With the onslaught of worker’s strikes hitting a range of workforces across the UK over the past two years, there is a clear and growing disillusionment within this system. The benefits that hustle culture once promised are now nowhere to be seen. However, this current cost of living crisis is merely lifting the rug on just how toxic this culture has always been. Hustle culture is not simply a push to encourage a stronger work ethic, but indicative of the individualistic values that have for so long been ingrained in our political system. 

If we look back over ten years to the conservative party’s ‘Big Society’ model, spearheaded by David Cameron, it provides just one example of how this culture has manifested itself through politics. In his Big Society speech, Cameron advocated for the need to push power away from “the elite in Whitehall to the man and woman on the street.” Britain's financial crisis saw a push for individualism and anti-reliance on government. But when the government steps back, can people really afford to step up themselves?

The same old line to just work harder, once softly spun behind the veils of rags-to-riches narratives and underdog success stories, no longer seems to hold any gravity.  The illusion that if 1% can find success the other 99% simply aren’t working hard enough has been shattered by this current cost of living crisis. However, this is a concept that makes little sense regardless of the economic state of the country. It entirely rests upon the predication that everyone is starting on a level playing field. Such an idea holds no credibility when we consider how, according to the ONS “wealth is unevenly distributed between individuals in Great Britain, with the wealthiest 10% estimated to hold around half of all wealth.”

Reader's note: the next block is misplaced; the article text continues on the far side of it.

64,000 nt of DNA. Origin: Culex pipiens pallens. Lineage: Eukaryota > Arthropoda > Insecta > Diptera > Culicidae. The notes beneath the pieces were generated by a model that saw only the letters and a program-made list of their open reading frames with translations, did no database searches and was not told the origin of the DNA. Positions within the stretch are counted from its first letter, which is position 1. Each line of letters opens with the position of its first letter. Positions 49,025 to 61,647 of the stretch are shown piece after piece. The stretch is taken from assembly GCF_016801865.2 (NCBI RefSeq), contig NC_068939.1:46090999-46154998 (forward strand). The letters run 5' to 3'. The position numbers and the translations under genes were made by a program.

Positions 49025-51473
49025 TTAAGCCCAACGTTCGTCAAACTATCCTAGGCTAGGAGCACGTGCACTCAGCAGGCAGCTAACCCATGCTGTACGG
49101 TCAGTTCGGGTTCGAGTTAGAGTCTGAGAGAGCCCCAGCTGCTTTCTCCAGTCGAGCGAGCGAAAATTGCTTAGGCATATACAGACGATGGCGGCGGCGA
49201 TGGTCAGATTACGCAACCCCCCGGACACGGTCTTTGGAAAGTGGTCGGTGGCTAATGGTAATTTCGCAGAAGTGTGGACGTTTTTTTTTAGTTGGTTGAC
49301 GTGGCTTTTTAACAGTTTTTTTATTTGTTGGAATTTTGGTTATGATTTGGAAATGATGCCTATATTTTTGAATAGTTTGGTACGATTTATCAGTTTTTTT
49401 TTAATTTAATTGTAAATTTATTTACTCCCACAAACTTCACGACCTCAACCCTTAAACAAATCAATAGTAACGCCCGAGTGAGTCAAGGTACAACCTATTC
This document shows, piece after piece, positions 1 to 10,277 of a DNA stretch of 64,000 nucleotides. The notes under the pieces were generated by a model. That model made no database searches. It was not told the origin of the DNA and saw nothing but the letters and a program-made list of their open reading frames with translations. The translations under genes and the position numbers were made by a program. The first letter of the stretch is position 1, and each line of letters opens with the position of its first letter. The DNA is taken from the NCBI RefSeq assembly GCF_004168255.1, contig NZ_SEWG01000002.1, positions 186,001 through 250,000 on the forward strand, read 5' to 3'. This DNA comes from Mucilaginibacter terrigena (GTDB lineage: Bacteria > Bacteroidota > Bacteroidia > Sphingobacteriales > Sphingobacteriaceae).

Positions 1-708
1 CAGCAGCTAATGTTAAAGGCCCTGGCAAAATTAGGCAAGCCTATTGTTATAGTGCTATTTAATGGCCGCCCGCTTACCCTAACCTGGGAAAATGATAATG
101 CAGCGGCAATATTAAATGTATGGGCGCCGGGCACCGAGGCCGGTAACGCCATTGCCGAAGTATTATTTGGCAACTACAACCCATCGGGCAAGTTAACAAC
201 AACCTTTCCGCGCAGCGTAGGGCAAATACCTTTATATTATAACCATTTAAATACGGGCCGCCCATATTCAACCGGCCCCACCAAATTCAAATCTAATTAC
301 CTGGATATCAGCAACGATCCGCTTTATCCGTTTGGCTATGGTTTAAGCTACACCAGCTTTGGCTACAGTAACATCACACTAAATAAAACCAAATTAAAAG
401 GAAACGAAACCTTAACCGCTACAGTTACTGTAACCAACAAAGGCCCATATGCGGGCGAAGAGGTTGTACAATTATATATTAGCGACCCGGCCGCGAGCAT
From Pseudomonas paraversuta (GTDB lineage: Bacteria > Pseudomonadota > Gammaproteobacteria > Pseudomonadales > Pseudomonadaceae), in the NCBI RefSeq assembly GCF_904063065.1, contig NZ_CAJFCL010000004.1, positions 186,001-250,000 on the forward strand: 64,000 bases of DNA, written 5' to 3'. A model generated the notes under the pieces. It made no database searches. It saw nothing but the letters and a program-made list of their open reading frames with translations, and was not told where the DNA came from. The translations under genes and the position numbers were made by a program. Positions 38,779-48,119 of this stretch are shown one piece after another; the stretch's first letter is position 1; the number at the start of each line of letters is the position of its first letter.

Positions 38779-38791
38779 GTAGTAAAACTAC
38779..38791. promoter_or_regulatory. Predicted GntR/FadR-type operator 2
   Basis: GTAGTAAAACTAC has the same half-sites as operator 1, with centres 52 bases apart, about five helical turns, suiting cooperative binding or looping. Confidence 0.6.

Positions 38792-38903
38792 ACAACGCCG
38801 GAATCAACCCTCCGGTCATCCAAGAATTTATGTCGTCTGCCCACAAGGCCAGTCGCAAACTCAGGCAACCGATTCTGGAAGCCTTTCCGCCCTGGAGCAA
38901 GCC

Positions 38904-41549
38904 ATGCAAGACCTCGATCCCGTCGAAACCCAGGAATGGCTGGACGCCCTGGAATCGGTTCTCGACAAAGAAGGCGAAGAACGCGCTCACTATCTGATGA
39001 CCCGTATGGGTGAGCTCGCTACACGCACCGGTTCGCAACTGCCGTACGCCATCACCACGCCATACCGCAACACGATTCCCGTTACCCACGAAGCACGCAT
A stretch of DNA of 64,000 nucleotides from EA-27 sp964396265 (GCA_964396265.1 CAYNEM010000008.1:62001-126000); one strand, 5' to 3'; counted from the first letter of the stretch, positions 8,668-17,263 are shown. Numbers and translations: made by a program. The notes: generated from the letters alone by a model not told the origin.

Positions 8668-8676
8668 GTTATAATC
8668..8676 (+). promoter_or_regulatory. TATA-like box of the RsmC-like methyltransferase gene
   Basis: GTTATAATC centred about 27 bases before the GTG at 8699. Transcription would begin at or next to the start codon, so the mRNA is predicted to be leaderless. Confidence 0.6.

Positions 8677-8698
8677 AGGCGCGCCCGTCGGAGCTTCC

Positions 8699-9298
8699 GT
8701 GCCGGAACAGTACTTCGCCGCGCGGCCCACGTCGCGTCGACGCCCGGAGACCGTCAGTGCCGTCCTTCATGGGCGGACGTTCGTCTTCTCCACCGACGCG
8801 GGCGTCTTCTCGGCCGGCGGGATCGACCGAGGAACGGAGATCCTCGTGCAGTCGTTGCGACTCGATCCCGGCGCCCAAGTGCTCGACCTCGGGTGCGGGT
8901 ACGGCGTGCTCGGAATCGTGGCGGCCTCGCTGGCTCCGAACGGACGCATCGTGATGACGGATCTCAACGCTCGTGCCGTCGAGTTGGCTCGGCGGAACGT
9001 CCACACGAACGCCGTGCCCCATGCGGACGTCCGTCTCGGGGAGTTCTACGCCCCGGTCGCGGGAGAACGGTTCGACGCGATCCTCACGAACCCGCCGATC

Inequalities still plague the UK workforce, with women “more likely to enter the workforce with higher qualifications than men, but earn less per hour” as found by the UK Government Gender Inequality Roadmap. A similar phenomenon has been tracked by the Institute for Fiscal Studies who see that “educational performance among most ethnic minority groups in the UK has improved remarkably relative to the White majority over recent decades […] However, most continue to earn less than their White British counterparts, and all earn less on average than we would expect given their education, background and occupation.”

These inequalities make certain that it is only 1% and not 99% that defy these odds. This is not to diminish the talents and hard work of that 1% who have escaped these statistics. It is simply to consider that the hard work of an individual can only take one so far, especially when the systems and structures around them are not fit for purpose. What is so particular about this current cost of living crisis is that it is enveloping an even wider proportion of the population into this experience of inequality, that no amount of individual work is seemingly able to change.